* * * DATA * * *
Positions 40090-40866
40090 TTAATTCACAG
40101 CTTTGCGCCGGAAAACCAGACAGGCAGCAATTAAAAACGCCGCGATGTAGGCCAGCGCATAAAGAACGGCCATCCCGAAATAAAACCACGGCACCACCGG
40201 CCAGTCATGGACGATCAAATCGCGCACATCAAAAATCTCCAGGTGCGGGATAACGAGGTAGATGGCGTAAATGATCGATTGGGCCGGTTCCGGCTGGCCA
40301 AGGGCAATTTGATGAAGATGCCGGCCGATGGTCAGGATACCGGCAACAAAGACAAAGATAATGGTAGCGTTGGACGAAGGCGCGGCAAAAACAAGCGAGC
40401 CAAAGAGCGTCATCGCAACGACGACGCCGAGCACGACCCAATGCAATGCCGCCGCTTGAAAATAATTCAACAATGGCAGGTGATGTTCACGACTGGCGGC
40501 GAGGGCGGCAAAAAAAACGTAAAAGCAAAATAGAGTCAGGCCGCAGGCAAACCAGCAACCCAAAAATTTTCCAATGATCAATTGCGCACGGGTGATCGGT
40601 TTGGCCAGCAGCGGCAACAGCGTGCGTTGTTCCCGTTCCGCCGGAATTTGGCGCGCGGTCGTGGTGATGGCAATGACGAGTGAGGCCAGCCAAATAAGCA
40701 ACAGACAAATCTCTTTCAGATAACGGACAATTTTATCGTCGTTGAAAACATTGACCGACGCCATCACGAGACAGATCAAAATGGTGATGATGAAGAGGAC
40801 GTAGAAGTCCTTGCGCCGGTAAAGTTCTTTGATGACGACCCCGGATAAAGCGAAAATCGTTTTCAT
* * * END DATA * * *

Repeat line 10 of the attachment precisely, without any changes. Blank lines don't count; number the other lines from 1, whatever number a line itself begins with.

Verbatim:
40801 GTAGAAGTCCTTGCGCCGGTAAAGTTCTTTGATGACGACCCCGGATAAAGCGAAAATCGTTTTCAT